Summary of the Article Mortality rates in the United States declined substantially during the late 19th century and early 20th century compared to any period in the US history. However, there is scantly evidence to pin point the causal factors that resulted in these improvements in US mortality rates during that period. In the wake this view, Cutler and Miller (10) embarked on investigating the causal influence that clean water technologies, especially chlorination and filtration, had on improving the mortality rates in major cities in the United States during the early century. Cutler and Miller (2005) conducted their study on the assumption that the introduction of chlorination and water filtration systems resulted in substantial declined in mortality rates, which was adopted as a pre-explanation for the about 50 percent reduction in the mortality cases during the period 190-1936. In order to have a better understanding of the relationship between mortality and clean water, Cutler and Miller (8) analyzed data regarding the sanitary interventions that were matched to deaths by cause, which was achieved using annual mortality statistics gathered in the selected areas by age, cause (these were available from the Census Bureau’s Mortality Statistics from 1900 to 1936.
The results of the study pointed out that that clean water played an integral role in reducing mortality between the years 1900 and 1936, reducing infant mortality by about 75 percent and reducing child mortality by 66 percent. It is apparent that the magnitude of these effects is striking. Basing on these findings, Cutler and Miller (15) asserts that clean water could have played an integral role in almost eradicating typhoid fever during the late 19th century and early 20th century. In addition, Cutler and Miller (12) maintain that the impact of clean water on the total rates of mortality is far much reater than just reducing the typhoid effect alone. Decreases in typhoid fever resulting from clean water accounted for just 2 percent of the total reduction in mortality during the period under study.
After this initial analyses, Cutler and Miller (2005) explore the behavioral responses associated with clean water and their findings supported the aspect of a multiplier effect linked to public interventions by: (a) increasing the returns to individual health behaviors; (b) and that public health interventions tend to impose an increase in these individual health behaviors. In addition, estimates pointed out that the social rate of return of clean water technologies was relatively larger than 23 to 1 with cost per life savings of almost $ 500 (equivalent to the 2003 dollar value). Overall, the results of the study Cutler and Miller (20) pointed out that clean water technologies played an integral role in reducing the mortality rates in the US. The study provided a framework for public health policy intervention in the contemporary America and worldwide.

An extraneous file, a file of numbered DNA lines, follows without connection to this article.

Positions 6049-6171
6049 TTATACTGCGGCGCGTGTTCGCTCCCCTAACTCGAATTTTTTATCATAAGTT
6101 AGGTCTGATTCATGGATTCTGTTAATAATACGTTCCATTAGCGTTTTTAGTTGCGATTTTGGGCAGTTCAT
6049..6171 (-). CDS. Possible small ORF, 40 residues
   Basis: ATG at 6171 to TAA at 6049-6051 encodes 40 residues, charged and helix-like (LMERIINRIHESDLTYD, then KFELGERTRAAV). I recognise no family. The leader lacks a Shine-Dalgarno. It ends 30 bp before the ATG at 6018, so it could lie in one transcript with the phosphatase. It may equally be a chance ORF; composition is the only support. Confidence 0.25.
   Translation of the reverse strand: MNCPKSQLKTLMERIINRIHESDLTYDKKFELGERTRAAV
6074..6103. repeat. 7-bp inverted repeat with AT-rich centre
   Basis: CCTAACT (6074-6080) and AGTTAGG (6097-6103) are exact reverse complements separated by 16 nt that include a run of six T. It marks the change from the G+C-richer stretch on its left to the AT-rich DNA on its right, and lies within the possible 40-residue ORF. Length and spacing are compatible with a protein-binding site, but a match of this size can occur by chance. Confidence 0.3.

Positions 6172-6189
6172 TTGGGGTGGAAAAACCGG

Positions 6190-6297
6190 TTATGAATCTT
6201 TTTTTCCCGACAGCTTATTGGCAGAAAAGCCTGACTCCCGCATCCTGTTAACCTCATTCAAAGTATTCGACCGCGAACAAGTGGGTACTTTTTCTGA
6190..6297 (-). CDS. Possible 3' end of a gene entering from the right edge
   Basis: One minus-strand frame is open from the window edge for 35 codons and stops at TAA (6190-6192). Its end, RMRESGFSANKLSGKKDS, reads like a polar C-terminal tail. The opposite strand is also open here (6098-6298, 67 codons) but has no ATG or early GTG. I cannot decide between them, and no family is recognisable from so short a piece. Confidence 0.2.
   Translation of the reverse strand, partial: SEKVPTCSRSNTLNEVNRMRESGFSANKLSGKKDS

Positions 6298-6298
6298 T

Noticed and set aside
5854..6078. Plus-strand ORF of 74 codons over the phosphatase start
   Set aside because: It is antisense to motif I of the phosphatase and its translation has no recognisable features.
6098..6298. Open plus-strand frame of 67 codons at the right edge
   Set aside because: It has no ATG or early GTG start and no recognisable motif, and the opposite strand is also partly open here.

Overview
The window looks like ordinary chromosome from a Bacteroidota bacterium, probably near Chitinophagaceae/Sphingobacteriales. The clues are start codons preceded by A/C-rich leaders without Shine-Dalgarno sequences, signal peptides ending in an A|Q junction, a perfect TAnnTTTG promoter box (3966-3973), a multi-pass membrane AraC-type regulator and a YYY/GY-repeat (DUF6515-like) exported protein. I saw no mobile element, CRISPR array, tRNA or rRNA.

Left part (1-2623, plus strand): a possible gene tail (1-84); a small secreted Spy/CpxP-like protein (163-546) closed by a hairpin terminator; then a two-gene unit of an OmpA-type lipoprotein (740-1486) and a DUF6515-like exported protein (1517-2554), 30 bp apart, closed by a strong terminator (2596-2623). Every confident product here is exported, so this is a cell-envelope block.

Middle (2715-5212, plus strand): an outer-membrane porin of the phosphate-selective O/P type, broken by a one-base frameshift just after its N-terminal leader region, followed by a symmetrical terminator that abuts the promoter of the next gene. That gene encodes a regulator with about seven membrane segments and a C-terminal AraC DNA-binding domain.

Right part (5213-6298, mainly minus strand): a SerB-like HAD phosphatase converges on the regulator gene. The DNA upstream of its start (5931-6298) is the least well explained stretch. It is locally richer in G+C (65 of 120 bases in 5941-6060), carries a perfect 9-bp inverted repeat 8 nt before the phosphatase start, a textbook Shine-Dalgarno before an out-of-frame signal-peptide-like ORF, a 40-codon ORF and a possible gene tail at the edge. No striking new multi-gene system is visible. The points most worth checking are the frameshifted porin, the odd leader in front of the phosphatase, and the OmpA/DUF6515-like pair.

Critique of the Article A major strength of the study is that it controlled all the other factors that would have provided alternative explanations for the reduction in mortality rates during 1900-1936. The study commences by highlighting the limitations of other explanations to the phenomena and embarks on the selection of a model to explain the occurrence and takes into consideration the confounding factors. For instance, the study first evaluates the effect that clean water had on cause-specific and total mortality after which it explores the behavioral responses of clean water; this systematic approach is helpful in addressing the confounding variables. Basing on this systematic approach that the authors adopted when conducting the research, I find the author’s argument convincing; this is because this research had minimal limitations compared to other models adopted to explain the historical decline in US mortality during 1900-1936. The author acknowledges that other forces besides healthcare were at work and goes ahead to critically and empirically evaluate them prior to settling on the role of clean water technologies. The only limitation of the study stems from the weaknesses in the methodology identified by the author.
For instance, scanty information regarding municipals implementation of clean water technologies; different times for various cities implementing clean water technologies; different cities using different clean water technologies. Perhaps, the authors could have compiled their data independently for each city and basing the specific clean water technology. Instead, the author generalized clean water technologies and attempted to be specific with regard to mortality causes. The findings could have been more specific and helpful if the study could have paired, say, for a given city, a particular clean water technology (such as filtration) and how it correlates with specific mortality rates. Such an approach could have been beneficial in identifying which particular clean water technology was instrumental in the decline of the mortality rates in the United States during the period under study.
Besides investigating the role of specific clean water technologies in reducing mortalities, a follow up study on the topic could include investigating why, despite the substantial health returns associated with public health interventions, do they constantly fail? In addition, further studies could embark on exploring the effectiveness of public health interventions in terms of cost and health outcomes; this would be helpful in ascertaining the specific public health interventions needed to address specific public health issues. Follow up studies could also assess how government initiatives such as education and mass campaigns can be used to improve the effectiveness of these health-specific interventions.